NHL's Gary Bettman, Bill Daly, Brendan Shanahan talk fighting, concussions, drugs in emails
2011 conversation in series of emails followed deaths of 3 enforcers
A series of emails unsealed Monday by a U.S. federal judge in Minneapolis includes an exchange between NHL commissioner Gary Bettman, deputy commissioner Bill Daly and former discipline czar Brendan Shanahan in which the executives discuss possible links between fighting in hockey, concussions, depression and drug use.
The judge is overseeing a lawsuit filed by a group of former NHL players who say the league knew, or ought to have known, about the link between repetitive head injuries and long-term brain damage but failed to protect or educate its players.
More than 100 former players are involved in the lawsuit, including Gary Leeman, Dave Christian, Bernie Nichols and Brian Savage.
The judge will decide if the lawsuit will be certified as a class action.
Included among the unsealed emails is a chain from Sept. 3, 2011 — soon after the deaths of former NHL enforcers Derek Boogaard, Rick Rypien and Wade Belak.
The chain begins with Shanahan, who has since left his job with the league to become the president of the Toronto Maple Leafs, sending Bettman and Daly a link to a Globe and Mail story with the headline "Getting rid of hockey's goons." In the story, former Bruins general manager Harry Sinden suggests that the NHL ought to reduce, if not eliminate, fighting's place in the game.
Bettman replies: "An interesting question is whether being an NHL fighter does this to you (I don't believe so) or whether a certain type of person (who wouldn't otherwise be skilled enough to be an NHL player) gravitates to this job (I believe more likely)."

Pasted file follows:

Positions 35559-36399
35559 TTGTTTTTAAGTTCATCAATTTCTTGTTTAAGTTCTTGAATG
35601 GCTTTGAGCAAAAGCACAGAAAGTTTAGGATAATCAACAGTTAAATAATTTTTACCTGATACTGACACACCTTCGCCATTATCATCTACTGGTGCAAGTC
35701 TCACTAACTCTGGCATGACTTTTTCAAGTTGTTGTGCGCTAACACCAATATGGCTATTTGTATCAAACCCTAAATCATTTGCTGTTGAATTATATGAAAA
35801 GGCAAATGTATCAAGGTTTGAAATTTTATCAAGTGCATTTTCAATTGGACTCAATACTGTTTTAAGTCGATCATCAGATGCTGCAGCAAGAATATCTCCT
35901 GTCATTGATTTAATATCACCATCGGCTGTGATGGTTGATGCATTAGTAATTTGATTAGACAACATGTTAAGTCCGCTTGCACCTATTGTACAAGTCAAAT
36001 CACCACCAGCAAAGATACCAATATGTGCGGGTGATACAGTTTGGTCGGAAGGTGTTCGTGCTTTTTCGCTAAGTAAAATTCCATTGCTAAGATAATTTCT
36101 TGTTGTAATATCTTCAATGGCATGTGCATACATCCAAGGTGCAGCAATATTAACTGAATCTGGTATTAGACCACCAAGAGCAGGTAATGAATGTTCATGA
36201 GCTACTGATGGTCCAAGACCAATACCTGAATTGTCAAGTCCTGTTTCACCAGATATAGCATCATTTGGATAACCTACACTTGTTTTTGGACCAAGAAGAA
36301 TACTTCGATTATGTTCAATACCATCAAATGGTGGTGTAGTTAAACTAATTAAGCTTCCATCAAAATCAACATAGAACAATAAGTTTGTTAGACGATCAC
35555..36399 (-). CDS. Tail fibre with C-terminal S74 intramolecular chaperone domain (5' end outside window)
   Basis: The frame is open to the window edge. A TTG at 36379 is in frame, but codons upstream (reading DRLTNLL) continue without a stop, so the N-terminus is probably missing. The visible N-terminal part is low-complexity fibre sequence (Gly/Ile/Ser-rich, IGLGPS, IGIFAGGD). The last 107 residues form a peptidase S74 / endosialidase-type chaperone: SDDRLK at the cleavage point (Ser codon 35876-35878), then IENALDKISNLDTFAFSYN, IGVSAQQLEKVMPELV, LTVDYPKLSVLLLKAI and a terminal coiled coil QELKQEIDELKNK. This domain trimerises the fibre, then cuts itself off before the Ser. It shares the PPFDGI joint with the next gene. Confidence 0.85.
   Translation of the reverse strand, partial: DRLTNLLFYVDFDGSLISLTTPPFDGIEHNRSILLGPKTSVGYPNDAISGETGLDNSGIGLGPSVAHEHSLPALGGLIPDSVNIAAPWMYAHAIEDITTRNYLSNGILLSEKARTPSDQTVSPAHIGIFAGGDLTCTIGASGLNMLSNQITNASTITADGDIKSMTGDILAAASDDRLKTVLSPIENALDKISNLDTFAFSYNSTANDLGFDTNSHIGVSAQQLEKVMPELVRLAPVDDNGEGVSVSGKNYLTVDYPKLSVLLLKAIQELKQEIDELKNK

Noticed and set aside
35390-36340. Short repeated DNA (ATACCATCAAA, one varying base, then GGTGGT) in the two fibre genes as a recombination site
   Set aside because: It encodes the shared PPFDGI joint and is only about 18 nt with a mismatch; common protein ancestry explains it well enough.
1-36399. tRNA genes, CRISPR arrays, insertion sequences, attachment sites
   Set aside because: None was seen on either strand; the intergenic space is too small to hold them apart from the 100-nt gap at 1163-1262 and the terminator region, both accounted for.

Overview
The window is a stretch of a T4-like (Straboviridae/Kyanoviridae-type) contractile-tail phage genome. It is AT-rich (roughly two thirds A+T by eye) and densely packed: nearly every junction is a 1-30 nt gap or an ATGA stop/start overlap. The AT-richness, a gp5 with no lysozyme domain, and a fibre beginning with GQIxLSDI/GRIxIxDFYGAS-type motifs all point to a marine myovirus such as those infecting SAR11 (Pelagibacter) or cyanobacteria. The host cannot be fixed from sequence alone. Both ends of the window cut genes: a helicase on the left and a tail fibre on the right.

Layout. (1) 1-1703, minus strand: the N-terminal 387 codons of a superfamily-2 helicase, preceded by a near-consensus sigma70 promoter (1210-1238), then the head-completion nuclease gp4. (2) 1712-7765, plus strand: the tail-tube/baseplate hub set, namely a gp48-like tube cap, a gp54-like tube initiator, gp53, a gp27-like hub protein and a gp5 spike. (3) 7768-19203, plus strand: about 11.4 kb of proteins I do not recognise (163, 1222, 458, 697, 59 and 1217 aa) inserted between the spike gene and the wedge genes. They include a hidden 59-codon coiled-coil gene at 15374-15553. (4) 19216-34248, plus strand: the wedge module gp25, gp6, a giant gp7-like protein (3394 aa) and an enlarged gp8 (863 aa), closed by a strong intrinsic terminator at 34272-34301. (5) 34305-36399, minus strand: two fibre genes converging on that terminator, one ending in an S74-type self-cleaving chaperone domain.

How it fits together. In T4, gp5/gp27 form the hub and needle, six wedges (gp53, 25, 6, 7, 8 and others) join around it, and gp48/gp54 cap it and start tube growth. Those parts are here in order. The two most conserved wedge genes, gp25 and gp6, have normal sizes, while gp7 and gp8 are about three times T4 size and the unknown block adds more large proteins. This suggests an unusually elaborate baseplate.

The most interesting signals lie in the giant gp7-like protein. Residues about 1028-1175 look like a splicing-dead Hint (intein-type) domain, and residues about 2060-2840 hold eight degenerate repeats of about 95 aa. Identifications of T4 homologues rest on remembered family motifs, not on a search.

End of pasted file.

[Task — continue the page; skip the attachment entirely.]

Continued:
Daly responds: "I tend to think its [sic] a little bit of both. Fighting raises the incidence of head injuries/concussions, which raises the incidence of depression onset, which raises the incidence of personal tragedies."
Bettman then expresses doubt over whether the NHL Players' Association would consent to eliminating fighting and, with it, the enforcer's role.
"I believe the fighting and possible concussions could aggravate a condition, but if you think about the tragedies there were probably certain predispositions," the commissioner writes. "Again, though, the bigger issue is whether the [Players' Association] would consent to in effect eliminate a certain type of 'role' and player. And, if they don't, we might try to do it anyway and take the 'fight' (pun intended)."
Shanahan replies, "I thought [the players'] current position on illegal checks to the head is that it should encompass ALL contact. If we keep this simply about concussion and brain injuries then how can they argue against it."
'Now they take pills'
Shanahan then outlines how he thinks enforcers have evolved over the years, ending with an implication that some may be using sources other than team doctors to obtain medication.
"This is not the same role as it was in the 80's and 90's," Shanahan writes. "Fighters used to aspire to become regular players. Train and practice to move from 4th line to 3rd. Now they train and practice becoming fearsome fighters. They used to take alcohol or cocaine to cope (Kordic) [a reference to late enforcer John Kordic, who died in 1992 after a drug overdose]. Now they take pills. Pills to sleep. Pills to wake up. Pills to ease pain. Pills to amp up. Getting them online."
Bettman then expresses his doubt over getting players, and NHLPA head Donald Fehr, to agree to changes.
"Agree, but remember you are about to try to take a certain type of player (or aspiring player) and tell him his ability to earn more money than he could probably make doing anything else is over! The current head of union spent a decade in baseball protecting steroid users over what was best for the vast majority of his players and the game."
NHL spokesman Frank Brown said the league would not be commenting on the release of the emails.
"Our position on this matter was expressed by commissioner Bettman at his All-Star availability," Brown told the CBC. "Nothing has changed. There is nothing to add while this matter is before the court:"
Bettman said during NHL All-Star weekend in Nashville in January that he wasn't concerned about the impending release of emails in the concussion case.
"I think that the selective release leaking of documents out of context may cause some people to scratch their head, a couple of other people maybe to, for a brief moment, be a little embarrassed about salty language or the like, but I'm very comfortable with our record," Bettman said.
"I think, in terms of us running our business on an ongoing basis and the fact that we have a league to run, I'd prefer these things not be public. They'll be a distraction at best. But I don't think they impact the merits of the case."